Last month at work, I saw a dog that weighed 3 ½ pounds. It was a chihua, who was not pleased with her checkup. She was the size of a large squirrel and her eyes did not blink, in case we opted to eat her instead of give her an exam. Then I said to the tech, I could go smaller!
Tiny Dog is a trim six pounds. I put a pound of muscle on the girl since I adopted her. I consider her very very small.
For comparison, this week, I examined a 170 lb Irish wolfhound, whose nose was the size of Tiny Dog. This hound saw her walking around behind the clinic front desk, and he started to whine. He loves small dogs, said his owner. I got a little nervous, put her in a cage.
When I started living with dogs, my first one being an 80 pound lab cross, I did not imagine smaller dogs as even the same species. I could wrap my arms around his big red chest and felt grounded. The small breed dogs seemed to flutter by, out of my periphery.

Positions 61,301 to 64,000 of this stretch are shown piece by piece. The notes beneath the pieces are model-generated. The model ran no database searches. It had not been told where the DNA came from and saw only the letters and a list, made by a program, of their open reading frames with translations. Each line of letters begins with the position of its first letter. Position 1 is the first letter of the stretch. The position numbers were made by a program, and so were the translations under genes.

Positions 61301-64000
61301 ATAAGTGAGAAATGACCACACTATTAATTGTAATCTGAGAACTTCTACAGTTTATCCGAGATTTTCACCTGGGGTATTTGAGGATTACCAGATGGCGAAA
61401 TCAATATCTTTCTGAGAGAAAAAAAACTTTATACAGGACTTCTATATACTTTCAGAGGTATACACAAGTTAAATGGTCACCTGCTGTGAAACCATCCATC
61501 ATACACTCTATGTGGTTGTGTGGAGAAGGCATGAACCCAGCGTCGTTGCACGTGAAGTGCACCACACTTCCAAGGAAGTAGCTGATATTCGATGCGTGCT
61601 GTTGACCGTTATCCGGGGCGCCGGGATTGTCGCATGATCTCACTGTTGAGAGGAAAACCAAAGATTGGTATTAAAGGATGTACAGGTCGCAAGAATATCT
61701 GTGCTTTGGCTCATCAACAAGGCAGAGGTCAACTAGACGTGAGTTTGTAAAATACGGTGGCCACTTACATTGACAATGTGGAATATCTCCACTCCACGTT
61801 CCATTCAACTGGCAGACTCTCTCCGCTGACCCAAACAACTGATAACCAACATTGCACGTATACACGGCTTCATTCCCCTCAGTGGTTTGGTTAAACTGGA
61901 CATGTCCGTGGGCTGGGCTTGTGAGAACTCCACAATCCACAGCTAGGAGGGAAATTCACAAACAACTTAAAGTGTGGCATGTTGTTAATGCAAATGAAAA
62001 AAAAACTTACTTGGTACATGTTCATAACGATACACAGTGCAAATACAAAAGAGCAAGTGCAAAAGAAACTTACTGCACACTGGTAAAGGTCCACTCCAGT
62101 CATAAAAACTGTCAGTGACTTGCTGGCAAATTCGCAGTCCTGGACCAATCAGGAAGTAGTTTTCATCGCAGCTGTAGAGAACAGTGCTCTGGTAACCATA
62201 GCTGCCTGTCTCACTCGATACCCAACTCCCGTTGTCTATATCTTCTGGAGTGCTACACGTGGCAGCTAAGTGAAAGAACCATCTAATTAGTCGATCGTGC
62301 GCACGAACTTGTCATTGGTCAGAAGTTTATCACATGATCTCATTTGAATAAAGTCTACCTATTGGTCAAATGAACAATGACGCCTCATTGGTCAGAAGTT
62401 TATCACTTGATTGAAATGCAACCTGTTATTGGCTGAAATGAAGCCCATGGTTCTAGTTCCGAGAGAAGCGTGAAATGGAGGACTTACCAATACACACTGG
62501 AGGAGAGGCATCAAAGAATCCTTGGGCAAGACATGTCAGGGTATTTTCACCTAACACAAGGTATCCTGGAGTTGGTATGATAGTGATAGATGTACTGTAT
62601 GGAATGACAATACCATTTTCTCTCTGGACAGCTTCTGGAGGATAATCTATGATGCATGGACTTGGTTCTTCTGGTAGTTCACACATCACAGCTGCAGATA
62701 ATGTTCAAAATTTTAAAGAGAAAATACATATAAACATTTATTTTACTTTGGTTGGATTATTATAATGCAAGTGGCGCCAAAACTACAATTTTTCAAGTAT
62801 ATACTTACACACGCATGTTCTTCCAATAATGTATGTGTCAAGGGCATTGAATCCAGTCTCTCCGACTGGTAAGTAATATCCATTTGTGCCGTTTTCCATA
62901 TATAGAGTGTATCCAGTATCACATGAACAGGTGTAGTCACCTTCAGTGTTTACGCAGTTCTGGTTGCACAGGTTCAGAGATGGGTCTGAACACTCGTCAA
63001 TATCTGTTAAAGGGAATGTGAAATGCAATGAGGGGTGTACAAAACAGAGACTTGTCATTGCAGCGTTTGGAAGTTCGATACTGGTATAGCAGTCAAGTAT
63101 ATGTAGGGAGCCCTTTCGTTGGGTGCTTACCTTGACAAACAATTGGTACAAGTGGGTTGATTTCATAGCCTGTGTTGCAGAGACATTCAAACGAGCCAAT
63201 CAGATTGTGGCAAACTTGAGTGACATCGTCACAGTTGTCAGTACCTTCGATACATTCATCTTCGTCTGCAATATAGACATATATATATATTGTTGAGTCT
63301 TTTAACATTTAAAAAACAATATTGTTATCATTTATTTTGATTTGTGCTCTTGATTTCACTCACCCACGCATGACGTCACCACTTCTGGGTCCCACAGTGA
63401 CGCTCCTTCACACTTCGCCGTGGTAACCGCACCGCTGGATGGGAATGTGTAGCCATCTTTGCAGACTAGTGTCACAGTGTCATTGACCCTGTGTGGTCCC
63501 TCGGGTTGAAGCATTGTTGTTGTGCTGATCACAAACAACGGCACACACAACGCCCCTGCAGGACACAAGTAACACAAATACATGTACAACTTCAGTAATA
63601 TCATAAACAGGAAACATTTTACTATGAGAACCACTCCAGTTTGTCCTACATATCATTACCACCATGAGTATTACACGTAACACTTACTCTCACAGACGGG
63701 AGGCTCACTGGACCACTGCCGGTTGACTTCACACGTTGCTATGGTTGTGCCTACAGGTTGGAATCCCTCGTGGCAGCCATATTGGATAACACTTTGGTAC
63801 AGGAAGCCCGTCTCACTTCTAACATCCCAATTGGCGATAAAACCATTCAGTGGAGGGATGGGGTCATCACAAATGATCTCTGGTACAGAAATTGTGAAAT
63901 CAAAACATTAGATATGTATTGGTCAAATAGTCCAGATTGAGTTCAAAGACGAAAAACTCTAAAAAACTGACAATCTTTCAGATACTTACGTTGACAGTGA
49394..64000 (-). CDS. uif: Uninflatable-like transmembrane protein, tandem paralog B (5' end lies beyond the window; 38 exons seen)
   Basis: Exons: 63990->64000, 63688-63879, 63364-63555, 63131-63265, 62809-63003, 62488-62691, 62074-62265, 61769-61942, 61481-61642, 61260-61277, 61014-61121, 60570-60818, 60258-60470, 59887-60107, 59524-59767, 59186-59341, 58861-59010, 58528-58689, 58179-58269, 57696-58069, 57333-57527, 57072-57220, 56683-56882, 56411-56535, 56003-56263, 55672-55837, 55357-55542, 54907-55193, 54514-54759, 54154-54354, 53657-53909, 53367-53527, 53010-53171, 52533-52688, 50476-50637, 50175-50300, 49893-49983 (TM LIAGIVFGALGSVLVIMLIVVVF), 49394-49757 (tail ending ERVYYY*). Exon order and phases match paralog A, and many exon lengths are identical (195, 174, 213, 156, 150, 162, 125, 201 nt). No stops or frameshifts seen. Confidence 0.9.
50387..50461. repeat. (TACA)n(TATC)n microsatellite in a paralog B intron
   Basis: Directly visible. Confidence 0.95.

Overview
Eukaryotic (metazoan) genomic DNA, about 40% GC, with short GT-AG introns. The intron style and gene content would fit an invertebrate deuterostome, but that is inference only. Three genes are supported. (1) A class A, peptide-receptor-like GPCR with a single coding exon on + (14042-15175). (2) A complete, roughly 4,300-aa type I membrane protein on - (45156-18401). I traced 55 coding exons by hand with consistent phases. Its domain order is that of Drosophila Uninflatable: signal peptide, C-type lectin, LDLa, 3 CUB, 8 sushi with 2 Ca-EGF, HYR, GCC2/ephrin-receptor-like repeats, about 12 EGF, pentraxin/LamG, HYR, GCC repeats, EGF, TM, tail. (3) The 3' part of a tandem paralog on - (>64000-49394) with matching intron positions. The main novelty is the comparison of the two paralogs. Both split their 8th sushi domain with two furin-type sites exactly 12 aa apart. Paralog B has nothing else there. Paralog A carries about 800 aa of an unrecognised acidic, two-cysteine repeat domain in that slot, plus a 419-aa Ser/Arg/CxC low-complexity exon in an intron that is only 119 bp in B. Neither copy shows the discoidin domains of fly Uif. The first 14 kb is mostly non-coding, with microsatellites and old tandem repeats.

I helped my three large dogs as they declined, in and out of the house, hard on us all. We put in ramps, carpets, and used slings. Everyone’s backs hurt. Now, things have shifted. Now, I can hold Tiny Dog in the palm of my hand, tuck her into my jacket, and off we go. I sneak her into a coffee shop and for a moment, we pretend we are in Europe. But in the EU, big dogs get to have coffee too. As they should.
|Latte or bubble tea, Tiny Dog insists she come along.|